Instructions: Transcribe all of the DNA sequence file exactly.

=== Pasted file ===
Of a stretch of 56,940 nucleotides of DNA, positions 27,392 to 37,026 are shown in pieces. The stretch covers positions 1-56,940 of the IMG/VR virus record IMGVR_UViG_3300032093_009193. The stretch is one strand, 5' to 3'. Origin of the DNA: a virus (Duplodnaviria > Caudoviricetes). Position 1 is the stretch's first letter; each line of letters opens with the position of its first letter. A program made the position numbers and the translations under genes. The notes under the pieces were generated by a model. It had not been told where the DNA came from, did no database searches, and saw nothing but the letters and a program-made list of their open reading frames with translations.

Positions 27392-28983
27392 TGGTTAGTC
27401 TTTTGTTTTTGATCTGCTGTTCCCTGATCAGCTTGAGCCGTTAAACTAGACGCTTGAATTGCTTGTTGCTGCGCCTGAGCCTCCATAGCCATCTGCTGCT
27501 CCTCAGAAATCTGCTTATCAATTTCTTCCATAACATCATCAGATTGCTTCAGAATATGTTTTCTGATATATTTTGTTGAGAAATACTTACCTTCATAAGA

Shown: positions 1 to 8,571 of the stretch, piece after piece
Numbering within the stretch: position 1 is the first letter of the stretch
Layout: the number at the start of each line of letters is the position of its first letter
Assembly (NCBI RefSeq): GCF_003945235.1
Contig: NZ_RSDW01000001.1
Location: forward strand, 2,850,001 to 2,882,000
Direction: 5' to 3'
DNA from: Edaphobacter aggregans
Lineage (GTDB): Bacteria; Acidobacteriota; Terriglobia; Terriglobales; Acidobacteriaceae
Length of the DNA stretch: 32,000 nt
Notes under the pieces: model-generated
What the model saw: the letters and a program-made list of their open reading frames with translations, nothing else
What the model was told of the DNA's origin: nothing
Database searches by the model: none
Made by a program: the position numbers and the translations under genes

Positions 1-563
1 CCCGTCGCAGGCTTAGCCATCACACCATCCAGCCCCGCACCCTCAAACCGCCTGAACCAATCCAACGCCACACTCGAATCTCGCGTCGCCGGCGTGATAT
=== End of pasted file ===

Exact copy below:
Of a stretch of 56,940 nucleotides of DNA, positions 27,392 to 37,026 are shown in pieces. The stretch covers positions 1-56,940 of the IMG/VR virus record IMGVR_UViG_3300032093_009193. The stretch is one strand, 5' to 3'. Origin of the DNA: a virus (Duplodnaviria > Caudoviricetes). Position 1 is the stretch's first letter; each line of letters opens with the position of its first letter. A program made the position numbers and the translations under genes. The notes under the pieces were generated by a model. It had not been told where the DNA came from, did no database searches, and saw nothing but the letters and a program-made list of their open reading frames with translations.

Positions 27392-28983
27392 TGGTTAGTC
27401 TTTTGTTTTTGATCTGCTGTTCCCTGATCAGCTTGAGCCGTTAAACTAGACGCTTGAATTGCTTGTTGCTGCGCCTGAGCCTCCATAGCCATCTGCTGCT
27501 CCTCAGAAATCTGCTTATCAATTTCTTCCATAACATCATCAGATTGCTTCAGAATATGTTTTCTGATATATTTTGTTGAGAAATACTTACCTTCATAAGA

Shown: positions 1 to 8,571 of the stretch, piece after piece
Numbering within the stretch: position 1 is the first letter of the stretch
Layout: the number at the start of each line of letters is the position of its first letter
Assembly (NCBI RefSeq): GCF_003945235.1
Contig: NZ_RSDW01000001.1
Location: forward strand, 2,850,001 to 2,882,000
Direction: 5' to 3'
DNA from: Edaphobacter aggregans
Lineage (GTDB): Bacteria; Acidobacteriota; Terriglobia; Terriglobales; Acidobacteriaceae
Length of the DNA stretch: 32,000 nt
Notes under the pieces: model-generated
What the model saw: the letters and a program-made list of their open reading frames with translations, nothing else
What the model was told of the DNA's origin: nothing
Database searches by the model: none
Made by a program: the position numbers and the translations under genes

Positions 1-563
1 CCCGTCGCAGGCTTAGCCATCACACCATCCAGCCCCGCACCCTCAAACCGCCTGAACCAATCCAACGCCACACTCGAATCTCGCGTCGCCGGCGTGATAT